My trip to Costa Rica gave me a great gift. I found my respect for the world again but at the same I also became increasingly frustrated with the way materialism and money rule our lives.
Wabi-Sabi is everything materialism and monetary value isn’t. My biggest draws to the principle are the respect given to the tea ceremony, books and the more “rustic” way of life. After reading Simply Imperfect I was charged with a new energy. I finally, after all the years of being lost, had found my concrete principle. What followed was a whirl wind of planning conversations centred around:
1. What parts of this principle do I already encompass?
2. What parts of it am I already striving for?
3. What parts do I feel like I can become somewhat of an “expert” in?
4. What parts would I like to share with others?
Our discovery was that we are all idiots (in the nicest way possible). We play the game of life because it’s the only choice we have. We work because we have bills to pay and student debt to pay off. We may not enjoy what we do but that doesn’t mean we aren’t good at it. A regular pay cheque is nice. Benefits are even nicer. We live in cities because it’s fun and services are accessible. My goal with this blog isn’t to take a high and mighty approach and tell everyone to leave the city, live in the forest, grow your own food, make your own clothes, etc, etc. My approach is to learn the principle of Wabi-Sabi myself and share the stories of how I adapt. I want to show that an more simple life is possible while playing the idiotic game. I will read, share, discuss, save, forage, purge, grow and create my way to a more simplistic life.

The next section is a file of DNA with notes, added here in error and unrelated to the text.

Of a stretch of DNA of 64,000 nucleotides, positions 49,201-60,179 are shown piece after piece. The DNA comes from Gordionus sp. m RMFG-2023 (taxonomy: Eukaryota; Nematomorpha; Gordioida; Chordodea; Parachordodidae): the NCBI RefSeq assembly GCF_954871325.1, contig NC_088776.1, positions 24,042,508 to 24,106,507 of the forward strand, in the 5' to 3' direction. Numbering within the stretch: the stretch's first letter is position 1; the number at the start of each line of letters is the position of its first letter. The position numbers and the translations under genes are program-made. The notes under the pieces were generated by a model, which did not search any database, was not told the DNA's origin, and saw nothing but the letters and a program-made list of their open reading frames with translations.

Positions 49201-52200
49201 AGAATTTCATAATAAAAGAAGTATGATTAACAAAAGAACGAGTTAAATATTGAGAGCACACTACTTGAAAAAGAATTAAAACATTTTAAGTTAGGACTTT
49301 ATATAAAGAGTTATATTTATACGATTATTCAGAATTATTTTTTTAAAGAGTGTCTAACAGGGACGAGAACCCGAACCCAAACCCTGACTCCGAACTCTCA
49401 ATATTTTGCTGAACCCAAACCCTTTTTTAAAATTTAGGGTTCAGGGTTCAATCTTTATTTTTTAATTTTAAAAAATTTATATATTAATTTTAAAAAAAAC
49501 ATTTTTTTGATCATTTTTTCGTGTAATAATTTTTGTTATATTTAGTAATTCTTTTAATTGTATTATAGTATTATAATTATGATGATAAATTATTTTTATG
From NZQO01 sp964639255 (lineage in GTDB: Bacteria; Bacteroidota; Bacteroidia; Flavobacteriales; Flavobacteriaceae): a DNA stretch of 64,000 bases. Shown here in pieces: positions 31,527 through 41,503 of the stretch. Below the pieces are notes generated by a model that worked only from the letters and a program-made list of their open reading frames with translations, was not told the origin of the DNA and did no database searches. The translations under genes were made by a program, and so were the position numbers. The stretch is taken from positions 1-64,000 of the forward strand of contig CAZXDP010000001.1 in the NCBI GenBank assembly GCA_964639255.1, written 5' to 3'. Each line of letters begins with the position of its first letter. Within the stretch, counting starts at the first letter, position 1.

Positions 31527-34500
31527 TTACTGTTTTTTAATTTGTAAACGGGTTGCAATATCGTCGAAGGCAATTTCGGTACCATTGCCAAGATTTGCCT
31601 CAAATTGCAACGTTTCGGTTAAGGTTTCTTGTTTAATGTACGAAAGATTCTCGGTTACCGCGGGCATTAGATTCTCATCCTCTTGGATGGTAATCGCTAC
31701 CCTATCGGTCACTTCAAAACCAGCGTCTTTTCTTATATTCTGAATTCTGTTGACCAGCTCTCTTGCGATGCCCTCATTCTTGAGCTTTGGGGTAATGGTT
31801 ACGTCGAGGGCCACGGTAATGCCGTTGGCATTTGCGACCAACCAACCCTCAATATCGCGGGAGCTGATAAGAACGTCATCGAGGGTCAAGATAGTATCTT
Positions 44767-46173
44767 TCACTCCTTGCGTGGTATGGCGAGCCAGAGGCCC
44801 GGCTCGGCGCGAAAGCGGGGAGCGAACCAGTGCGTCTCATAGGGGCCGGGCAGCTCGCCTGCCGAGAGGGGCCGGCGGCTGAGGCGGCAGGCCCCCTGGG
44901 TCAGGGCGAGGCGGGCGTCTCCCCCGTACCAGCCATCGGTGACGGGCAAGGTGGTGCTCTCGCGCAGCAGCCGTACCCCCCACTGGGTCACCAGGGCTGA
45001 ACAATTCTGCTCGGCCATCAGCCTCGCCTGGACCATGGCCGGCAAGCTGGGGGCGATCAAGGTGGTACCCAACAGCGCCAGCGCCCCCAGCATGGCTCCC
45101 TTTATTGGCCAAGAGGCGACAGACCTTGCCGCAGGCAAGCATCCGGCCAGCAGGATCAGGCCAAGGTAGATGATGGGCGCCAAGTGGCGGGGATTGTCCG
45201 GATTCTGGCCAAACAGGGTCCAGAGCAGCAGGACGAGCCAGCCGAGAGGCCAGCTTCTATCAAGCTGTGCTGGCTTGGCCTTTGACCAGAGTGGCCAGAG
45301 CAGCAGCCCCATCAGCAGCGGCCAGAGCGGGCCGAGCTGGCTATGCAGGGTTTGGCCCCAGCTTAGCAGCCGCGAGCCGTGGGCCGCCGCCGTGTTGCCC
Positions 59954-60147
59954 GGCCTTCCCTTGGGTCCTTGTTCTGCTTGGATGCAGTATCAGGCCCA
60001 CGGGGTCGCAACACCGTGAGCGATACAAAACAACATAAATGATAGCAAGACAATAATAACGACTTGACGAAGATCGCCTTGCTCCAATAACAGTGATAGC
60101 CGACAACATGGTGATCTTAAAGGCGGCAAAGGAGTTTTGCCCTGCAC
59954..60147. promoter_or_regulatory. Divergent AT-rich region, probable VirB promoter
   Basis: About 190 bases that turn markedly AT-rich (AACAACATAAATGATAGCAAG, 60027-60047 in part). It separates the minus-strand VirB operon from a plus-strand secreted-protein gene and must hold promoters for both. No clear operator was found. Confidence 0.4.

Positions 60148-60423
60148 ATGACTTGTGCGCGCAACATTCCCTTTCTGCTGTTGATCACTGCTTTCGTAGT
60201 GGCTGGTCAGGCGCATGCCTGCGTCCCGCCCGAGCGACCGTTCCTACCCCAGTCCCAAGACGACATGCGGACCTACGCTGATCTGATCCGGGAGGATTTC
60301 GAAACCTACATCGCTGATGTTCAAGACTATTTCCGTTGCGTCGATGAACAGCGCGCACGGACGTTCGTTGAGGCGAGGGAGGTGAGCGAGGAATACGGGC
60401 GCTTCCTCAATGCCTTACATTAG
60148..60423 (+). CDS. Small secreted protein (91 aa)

Stay tuned for my notes and book reviews from my Wabi-Sabi gurus: Robyn Griggs Lawrence, Leonard Koren, and Agneta Holm Winqvist.